Until recently, a majority of superannuation funds’ members have been in the accumulation phase, meaning that asset allocations have been geared for growth, the RBA stated in its Financial Stability Review, released yesterday.
Now, a significant number of investors are moving into the drawdown phase, with those over 60 years of age owning more than one third of superannuation assets.
As this transition progresses, the RBA anticipates funds are likely to increasingly invest in more conservative and liquid assets, including cash and deposits.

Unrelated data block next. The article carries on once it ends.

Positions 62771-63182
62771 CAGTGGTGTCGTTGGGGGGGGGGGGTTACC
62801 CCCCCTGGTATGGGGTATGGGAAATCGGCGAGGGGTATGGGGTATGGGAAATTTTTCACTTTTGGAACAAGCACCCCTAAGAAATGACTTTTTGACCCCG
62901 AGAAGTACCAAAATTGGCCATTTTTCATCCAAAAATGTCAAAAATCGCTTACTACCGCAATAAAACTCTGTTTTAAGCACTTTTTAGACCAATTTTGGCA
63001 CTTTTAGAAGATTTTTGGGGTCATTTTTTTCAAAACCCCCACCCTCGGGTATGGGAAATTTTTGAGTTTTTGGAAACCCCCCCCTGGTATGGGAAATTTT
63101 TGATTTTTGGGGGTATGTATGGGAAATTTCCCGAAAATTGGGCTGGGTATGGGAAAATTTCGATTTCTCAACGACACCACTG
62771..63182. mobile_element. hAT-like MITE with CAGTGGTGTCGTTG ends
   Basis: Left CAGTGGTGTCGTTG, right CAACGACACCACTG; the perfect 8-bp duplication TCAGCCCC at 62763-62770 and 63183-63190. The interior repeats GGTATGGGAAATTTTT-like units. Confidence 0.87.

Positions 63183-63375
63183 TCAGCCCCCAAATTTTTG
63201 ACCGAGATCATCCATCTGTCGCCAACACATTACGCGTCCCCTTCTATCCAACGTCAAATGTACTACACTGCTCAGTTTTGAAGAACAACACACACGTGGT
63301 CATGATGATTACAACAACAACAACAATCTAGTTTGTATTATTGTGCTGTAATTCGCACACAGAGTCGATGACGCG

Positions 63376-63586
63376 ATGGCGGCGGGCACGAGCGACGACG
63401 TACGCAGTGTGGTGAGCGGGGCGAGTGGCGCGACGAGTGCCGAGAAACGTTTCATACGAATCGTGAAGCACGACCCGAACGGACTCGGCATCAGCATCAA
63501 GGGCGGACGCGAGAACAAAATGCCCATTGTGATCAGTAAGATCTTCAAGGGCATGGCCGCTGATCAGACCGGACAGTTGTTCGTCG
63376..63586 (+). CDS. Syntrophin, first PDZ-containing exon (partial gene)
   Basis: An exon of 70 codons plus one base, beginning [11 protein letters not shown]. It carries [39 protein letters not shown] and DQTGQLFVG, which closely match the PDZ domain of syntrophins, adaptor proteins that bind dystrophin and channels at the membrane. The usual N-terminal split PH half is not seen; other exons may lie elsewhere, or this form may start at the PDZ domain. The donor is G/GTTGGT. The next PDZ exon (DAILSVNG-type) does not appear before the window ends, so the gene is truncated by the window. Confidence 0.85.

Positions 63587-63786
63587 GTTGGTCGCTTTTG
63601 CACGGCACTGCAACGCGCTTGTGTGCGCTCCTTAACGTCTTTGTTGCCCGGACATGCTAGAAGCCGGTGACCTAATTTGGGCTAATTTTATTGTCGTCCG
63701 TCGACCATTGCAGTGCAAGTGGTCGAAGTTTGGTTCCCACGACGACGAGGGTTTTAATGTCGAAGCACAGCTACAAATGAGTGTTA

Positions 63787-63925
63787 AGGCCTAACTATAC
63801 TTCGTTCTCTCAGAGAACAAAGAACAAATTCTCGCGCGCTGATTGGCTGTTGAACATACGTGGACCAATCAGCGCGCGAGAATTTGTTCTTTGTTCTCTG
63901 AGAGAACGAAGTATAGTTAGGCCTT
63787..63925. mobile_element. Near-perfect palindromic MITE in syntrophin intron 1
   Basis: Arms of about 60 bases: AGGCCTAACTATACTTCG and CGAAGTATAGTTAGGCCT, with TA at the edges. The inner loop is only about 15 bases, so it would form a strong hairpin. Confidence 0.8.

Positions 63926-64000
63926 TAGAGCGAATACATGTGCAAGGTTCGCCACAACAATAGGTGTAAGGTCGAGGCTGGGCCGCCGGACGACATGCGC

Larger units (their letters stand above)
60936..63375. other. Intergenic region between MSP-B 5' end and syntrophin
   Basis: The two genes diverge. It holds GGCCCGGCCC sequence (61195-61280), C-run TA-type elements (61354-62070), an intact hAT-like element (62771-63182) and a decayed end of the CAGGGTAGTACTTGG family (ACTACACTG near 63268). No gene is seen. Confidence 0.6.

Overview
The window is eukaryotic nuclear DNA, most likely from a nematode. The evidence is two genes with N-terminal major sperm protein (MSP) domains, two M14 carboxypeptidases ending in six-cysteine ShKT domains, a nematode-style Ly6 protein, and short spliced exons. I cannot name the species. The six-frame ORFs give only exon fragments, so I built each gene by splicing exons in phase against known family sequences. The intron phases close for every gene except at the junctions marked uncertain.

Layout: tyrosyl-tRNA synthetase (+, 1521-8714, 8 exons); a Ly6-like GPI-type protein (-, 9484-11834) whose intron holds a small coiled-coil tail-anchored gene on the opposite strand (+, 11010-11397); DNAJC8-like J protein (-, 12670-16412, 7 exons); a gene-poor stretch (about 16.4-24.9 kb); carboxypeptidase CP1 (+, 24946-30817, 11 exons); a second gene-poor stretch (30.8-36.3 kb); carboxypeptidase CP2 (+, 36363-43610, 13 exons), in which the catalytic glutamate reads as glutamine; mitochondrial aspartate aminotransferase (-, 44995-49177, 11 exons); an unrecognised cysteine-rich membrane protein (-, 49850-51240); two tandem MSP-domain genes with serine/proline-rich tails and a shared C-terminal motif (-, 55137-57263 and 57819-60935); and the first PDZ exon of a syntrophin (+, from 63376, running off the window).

“This tendency is evident in the high allocation to deposits by SMSFs (more than one quarter of their assets); these funds have a significantly higher share of members in, or near, retirement than do other fund types,” the RBA stated.
“Superannuation funds will also need to carefully manage the liquidity implications arising from the ageing of the population and the maturing of the superannuation system, as benefit payments increase relative to contributions.”
This shift could also potentially increase the interconnectedness between banks and the superannuation industry, the RBA stated.